Dispersal: Seed explosion from capsule, water.
Special Note: Seeds are highly toxic to humans and animals.

words and above image are from IWEG's bandicoot bush care newsletter

Sunday, October 19, 2014

Bird Week 20 - 26 Oct

White faced heron  visted my backyard this morning.. first time I have seen one at home! I am a little excited and it happens to be bird week where Bird Australia wants You to get involve in bird conservation.  "this year we invite you to take part in our new Aussie Backyard Bird Count. It’s easy and it’s fun, so hit the website to get a free app with a built-in field guide so you can get started."   I just did my count!

Thursday, October 2, 2014

Gunyah AIR

At Gunyah artist-in-residence in North Cove Arms, near Port Stephens, there is plenty of space for quiet reflection and wildlife inspiration. I have recently returned, and wanted to share this link and great picture looking out from the studio. Hello

Monday, September 15, 2014

IWEG via weebly

The new website  for IWEG looks good and where I found this fab picture of some cuties - baby bandicoots 

next working bee will be 
September 21 – Waratah Mills 
(enter via the Davis St Car Park of Waratah Mills)

Saturday, August 16, 2014

tomorrow's IWEG working bee cancelled

Anredera cordifolia pic from

Next planting day: September 21 – Waratah Mills (enter via the Davis St Car Park)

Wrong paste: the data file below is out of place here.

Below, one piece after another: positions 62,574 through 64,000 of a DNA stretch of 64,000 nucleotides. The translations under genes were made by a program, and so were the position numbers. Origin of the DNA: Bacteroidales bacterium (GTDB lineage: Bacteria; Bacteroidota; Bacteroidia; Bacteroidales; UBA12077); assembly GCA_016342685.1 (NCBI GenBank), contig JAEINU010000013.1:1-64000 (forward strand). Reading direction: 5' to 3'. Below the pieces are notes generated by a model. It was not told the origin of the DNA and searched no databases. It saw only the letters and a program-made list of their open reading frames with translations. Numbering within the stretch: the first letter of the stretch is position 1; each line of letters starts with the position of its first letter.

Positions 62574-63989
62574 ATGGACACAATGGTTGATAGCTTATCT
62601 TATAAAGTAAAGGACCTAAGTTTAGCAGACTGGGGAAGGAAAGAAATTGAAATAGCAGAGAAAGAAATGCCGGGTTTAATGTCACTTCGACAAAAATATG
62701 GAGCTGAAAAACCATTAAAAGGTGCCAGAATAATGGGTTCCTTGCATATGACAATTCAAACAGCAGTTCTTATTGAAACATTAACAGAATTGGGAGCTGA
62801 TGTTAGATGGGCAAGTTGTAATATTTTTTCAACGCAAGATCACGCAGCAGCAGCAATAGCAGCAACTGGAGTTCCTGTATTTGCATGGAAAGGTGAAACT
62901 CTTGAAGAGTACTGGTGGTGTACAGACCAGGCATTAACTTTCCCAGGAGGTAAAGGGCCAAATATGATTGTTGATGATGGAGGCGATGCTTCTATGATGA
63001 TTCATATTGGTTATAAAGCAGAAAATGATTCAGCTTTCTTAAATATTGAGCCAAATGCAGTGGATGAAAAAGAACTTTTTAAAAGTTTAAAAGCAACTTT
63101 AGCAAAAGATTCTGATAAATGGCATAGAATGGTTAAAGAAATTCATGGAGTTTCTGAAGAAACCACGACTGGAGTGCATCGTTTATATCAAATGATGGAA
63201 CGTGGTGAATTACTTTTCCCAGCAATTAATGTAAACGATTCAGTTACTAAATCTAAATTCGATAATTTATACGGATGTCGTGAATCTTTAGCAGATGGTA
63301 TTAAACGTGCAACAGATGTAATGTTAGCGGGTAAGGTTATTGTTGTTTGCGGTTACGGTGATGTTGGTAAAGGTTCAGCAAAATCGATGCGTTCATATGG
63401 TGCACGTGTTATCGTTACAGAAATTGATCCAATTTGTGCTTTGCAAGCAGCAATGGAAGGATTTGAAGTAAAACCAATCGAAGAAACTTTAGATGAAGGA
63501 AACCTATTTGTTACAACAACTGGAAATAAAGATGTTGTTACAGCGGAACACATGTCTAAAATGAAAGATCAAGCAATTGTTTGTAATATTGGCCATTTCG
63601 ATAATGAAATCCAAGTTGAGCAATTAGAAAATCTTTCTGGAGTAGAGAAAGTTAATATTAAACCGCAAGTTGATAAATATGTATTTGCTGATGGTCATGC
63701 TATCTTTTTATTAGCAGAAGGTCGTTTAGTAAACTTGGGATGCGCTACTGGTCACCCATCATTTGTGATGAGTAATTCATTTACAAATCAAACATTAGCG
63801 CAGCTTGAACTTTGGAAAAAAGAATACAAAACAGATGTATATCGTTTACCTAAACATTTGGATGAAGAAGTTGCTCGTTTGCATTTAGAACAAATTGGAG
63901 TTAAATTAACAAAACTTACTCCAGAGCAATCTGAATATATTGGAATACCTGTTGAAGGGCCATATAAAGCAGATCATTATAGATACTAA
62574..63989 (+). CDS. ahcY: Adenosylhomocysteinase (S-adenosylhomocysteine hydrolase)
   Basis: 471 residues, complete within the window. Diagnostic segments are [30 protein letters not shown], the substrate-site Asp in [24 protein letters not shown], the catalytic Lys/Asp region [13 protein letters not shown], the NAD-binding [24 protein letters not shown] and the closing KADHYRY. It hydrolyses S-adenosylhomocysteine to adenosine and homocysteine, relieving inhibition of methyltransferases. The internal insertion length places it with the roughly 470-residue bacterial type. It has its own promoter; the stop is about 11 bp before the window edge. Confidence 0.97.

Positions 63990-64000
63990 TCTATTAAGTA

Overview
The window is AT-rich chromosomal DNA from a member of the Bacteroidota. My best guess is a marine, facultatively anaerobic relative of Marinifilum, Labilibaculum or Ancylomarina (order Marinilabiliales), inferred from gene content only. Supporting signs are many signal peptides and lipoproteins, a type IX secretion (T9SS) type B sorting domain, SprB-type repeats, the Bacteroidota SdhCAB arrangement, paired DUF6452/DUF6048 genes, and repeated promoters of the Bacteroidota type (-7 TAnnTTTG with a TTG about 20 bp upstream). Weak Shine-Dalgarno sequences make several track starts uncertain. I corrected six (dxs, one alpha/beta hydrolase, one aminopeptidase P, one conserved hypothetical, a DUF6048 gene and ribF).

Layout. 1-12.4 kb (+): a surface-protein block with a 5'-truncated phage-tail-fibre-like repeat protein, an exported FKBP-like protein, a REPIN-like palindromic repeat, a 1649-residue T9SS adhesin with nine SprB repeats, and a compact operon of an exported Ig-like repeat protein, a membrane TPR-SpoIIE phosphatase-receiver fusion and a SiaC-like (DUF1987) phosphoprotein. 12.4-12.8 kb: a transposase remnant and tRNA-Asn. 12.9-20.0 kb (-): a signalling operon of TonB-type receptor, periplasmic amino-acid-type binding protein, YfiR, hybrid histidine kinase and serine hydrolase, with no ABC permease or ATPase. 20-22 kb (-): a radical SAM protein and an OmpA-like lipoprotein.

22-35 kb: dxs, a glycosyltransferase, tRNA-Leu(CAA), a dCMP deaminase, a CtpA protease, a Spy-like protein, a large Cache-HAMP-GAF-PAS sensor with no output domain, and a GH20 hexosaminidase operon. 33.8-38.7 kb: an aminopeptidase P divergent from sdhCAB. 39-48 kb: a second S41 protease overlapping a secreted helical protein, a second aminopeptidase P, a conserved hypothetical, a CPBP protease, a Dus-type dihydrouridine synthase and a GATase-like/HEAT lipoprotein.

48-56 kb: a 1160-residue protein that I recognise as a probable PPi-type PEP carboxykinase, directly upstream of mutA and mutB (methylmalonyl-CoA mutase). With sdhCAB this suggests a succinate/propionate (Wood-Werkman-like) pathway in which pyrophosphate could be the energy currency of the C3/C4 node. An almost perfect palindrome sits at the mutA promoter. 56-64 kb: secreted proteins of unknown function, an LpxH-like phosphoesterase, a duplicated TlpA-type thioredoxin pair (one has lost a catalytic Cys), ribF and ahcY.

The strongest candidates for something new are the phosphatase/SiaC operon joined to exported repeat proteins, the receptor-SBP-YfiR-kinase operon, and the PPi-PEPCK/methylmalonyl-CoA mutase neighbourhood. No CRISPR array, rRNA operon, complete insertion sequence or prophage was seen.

Another weed often found in inner west gardens and bush care sites

Anredera cordifolia commonly known as the Madeira vine or mignonette vine, is a South American species of ornamental succulent vine of the family Basellaceae. The combination of fleshy leaves and thick aerial tubers makes this a very heavy vine. It smothers trees and other vegetation it grows on and can easily break branches and bring down entire trees on its own.

A. cordifolia is an evergreen climber that grow from fleshy rhizomes. It has bright green, heart-shaped, fleshy shiny leaves 4–13 cm long. Wart-like tubers are produced on aerial stems and are a key to identifying the plant. It produces masses of small fragrant, cream flowers on dependent racemes, which may be up to 30 cm (12 in) in length. The plant spreads via the tubers, which detach very easily